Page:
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Prime Minister Stephen Harper's Twitter account (@PMHarper) on Thursday, Feb. 5, 2015.

Prime Minister Stephen Harper's Twitter account (@PMHarper) on Thursday, Feb. 5, 2015.

How Harper uses Twitter differently from Trudeau or Mulcair Add to ...

Elizabeth Dubois researches social media and Canadian politics at the Oxford Internet Institute.

In an era of digital diplomacy and e-democracy, politicians are expected to play their political role both online and offline. Twitter is one tool which politicians around the world have embraced as a way to connect with those they represent and broadcast information to the public. Canada’s major political party leaders are no different – and the leaders’ different approaches say a lot about how they communicate in the months ahead of a federal election.

A political party leader is expected to be vocal on any and all political issues facing their constituents. The leader is looked to to set their party’s agenda, to communicate issues to the public, to garner a following, and to understand the needs of that following and of Canadians more broadly. Of course the leader has many other responsibilities, these are just some of the main ones which Twitter is particularly good at facilitating.

Canada’s political party leaders are all active on Twitter but their patterns of use are not the same. Green Party Leader Elizabeth May is known for her prolific Twitter account. Her 20,600 tweets since joining Twitter in September 2008 is nearly seven times as many as either the Prime Minister’s English-language account (@PMHarper) or NDP Leader Thomas Mulcair’s (@ThomasMulcair) all-time totals, and over three times as many as Liberal Leader Justin Trudeau (@JustinTrudeau). But even among the three party leaders who tweet considerably less, there are telling differences.

By the numbers

From Sept. 18, 2014, when members returned to Parliament after the summer break, to Jan. 17, 2015, @PMHarper has made 283 tweets. Mr. Mulcair and Mr. Trudeau both have only one account which posts both English and French tweets, with 288 and 574 tweets made respectively. Notably both leaders often opt to post direct translations of tweets, so the following analysis considers unique tweets only (193 for Mr. Mulcair and 319 for Mr. Trudeau).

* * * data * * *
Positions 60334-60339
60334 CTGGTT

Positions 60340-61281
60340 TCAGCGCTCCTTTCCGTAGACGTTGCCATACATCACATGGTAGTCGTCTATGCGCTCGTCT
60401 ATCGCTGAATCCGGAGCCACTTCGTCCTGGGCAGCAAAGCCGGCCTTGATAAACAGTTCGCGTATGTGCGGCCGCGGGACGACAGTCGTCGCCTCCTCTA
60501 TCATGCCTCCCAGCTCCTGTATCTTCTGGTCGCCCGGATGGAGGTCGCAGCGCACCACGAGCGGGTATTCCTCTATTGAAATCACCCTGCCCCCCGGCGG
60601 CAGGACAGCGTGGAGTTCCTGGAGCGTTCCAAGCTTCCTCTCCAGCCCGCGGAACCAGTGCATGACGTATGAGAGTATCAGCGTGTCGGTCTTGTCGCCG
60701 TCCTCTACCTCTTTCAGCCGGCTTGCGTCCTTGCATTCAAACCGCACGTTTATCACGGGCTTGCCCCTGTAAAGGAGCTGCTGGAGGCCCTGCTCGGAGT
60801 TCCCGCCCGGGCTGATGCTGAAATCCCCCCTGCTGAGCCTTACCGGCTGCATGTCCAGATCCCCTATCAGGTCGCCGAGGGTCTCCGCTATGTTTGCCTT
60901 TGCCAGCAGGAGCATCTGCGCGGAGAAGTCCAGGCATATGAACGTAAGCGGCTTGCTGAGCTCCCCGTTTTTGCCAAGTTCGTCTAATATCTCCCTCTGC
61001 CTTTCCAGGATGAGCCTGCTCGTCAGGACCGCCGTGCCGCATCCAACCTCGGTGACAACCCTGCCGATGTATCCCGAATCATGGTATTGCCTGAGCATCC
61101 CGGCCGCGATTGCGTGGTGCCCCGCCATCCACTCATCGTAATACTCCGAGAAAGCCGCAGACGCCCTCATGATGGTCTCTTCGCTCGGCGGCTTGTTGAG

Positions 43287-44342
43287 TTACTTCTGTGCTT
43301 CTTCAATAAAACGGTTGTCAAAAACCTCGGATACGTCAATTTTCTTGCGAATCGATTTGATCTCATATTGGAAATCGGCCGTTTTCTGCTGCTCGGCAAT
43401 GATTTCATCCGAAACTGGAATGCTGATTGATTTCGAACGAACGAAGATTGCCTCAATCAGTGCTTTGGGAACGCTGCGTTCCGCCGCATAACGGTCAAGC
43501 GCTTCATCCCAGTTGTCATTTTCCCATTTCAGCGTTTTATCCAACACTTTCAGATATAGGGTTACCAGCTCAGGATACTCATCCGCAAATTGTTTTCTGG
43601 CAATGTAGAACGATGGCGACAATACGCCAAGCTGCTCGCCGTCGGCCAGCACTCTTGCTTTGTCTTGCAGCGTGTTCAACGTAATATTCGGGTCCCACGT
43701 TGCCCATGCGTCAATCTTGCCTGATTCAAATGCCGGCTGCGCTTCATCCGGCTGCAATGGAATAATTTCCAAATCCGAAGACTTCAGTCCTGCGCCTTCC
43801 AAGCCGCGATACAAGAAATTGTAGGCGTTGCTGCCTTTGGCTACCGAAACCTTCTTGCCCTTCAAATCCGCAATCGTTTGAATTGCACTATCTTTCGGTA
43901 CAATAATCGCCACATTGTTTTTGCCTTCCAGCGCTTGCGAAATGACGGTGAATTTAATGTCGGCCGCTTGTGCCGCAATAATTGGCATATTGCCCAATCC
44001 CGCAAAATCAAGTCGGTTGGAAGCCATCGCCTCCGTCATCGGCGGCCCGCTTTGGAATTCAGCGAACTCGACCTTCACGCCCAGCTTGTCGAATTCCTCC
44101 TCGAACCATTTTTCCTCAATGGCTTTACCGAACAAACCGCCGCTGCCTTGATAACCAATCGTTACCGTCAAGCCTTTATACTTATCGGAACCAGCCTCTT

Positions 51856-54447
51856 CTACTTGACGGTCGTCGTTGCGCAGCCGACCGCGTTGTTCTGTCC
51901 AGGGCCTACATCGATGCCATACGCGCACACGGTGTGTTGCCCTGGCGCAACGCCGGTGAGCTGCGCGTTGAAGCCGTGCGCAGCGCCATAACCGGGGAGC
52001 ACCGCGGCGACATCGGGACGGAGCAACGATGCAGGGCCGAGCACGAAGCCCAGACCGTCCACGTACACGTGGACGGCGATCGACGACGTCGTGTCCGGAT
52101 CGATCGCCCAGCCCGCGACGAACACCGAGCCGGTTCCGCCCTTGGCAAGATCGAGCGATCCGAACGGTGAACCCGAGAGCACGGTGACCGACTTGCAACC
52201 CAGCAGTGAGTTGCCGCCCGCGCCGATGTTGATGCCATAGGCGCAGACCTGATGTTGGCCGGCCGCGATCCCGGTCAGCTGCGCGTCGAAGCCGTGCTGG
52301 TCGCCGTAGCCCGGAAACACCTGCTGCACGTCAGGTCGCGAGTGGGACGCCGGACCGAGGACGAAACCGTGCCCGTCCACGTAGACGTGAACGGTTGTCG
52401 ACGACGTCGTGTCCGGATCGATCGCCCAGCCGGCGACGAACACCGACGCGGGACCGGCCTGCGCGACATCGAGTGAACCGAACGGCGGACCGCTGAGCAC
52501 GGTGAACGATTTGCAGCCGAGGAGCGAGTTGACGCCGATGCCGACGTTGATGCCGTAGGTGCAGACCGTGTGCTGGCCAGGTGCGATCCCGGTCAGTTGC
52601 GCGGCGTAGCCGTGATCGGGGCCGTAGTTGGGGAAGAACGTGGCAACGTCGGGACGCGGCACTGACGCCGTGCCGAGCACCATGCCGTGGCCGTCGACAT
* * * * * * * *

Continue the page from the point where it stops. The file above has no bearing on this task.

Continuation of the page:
Over the course of the fall there are some expected ebbs and flows. (See chart above.) The start of the session prompted all three accounts to post multiple tweets a day which slowed as the weeks passed. On the week following Christmas, all three accounts refrained from posting and on weekends there were often, but not always, fewer tweets made. Mr. Trudeau’s account was the only one from a leader to consistently tweet at relatively stable levels throughout most of the sampling period. For example, Mr. Trudeau’s account made many tweets about the by-elections in November when the accounts of Mr. Harper and Mr. Mulcair were both relatively inactive on Twitter.

The differences in topics of tweets highlight the biggest differences in the leaders’ approach to Twitter (see above chart). About 25 per cent of Mr. Harper’s tweets had an international focus, for example, the threat of the Islamic State, or United Nations and G20 meetings, while only 3 per cent of his posts had a provincial or local community focus. Issues facing Canadians broadly such as economic, social and other issues together make up only 19 per cent of Mr. Harper’s tweets. In contrast, 34 per cent of Mr. Mulcair’s and 41 per cent of Mr. Trudeau’s tweets focused on economic, social and other issues facing Canadians with only 11 per cent each focusing on international issues.

Mr. Trudeau matches this focus on international issues with equal numbers of tweets about provincial or community issues. Mr. Trudeau’s tweets span a wider range of policy issues and are more evenly spread across areas as compared to either other leader.

Finally, for all three leaders a large proportion (between 34 and 39 per cent) of tweets make reference to no specific policy issue but instead to meetings they attended and events of the day. For Mr. Harper these tweets often include condolence messages, greetings for a given holiday and references to sporting events. Mr. Mulcair and Mr. Trudeau also include some of these messages but also tend to post photos from events and thank you notes to those they meet with.

Digital diplomacy vs. e-democracy

Mr. Harper’s use of Twitter can be thought of as in line with digital diplomacy. Digital diplomacy on a very basic level is the use of the Internet to solve foreign policy issues. @PMHarper is an account with an international focus and which tends to opt toward non-partisan statements. Expressing policy positions or promoting a policy agenda to the Canadian public does not appear to be a goal of the account. Instead, the aim seems to be more about establishing a presence online as a world leader and digitally demonstrating Canada’s connection to other nations.

Mr. Mulcair and Mr. Trudeau, to varying degrees, appear to use Twitter more in line with e-democracy which is more about advancing a democracy than foreign affairs. Both accounts attempt to connect with Canadian citizens explicitly, for example by reminding them to vote, providing shareable content and sending thank you messages. Neither account maintains as large a focus on international issues at Mr. Harper, instead both put increased focus on social and other issues facing Canadians. Expressing views on policy and generating interest in, and engagement with, their respective parties are likely aims of these accounts.

Ultimately, Mr. Harper, Mr. Mulcair and Mr. Trudeau are all active social media users with something to gain from Twitter. The different strategies which drives their use can help others understand what they are signing up for when they click “follow.”

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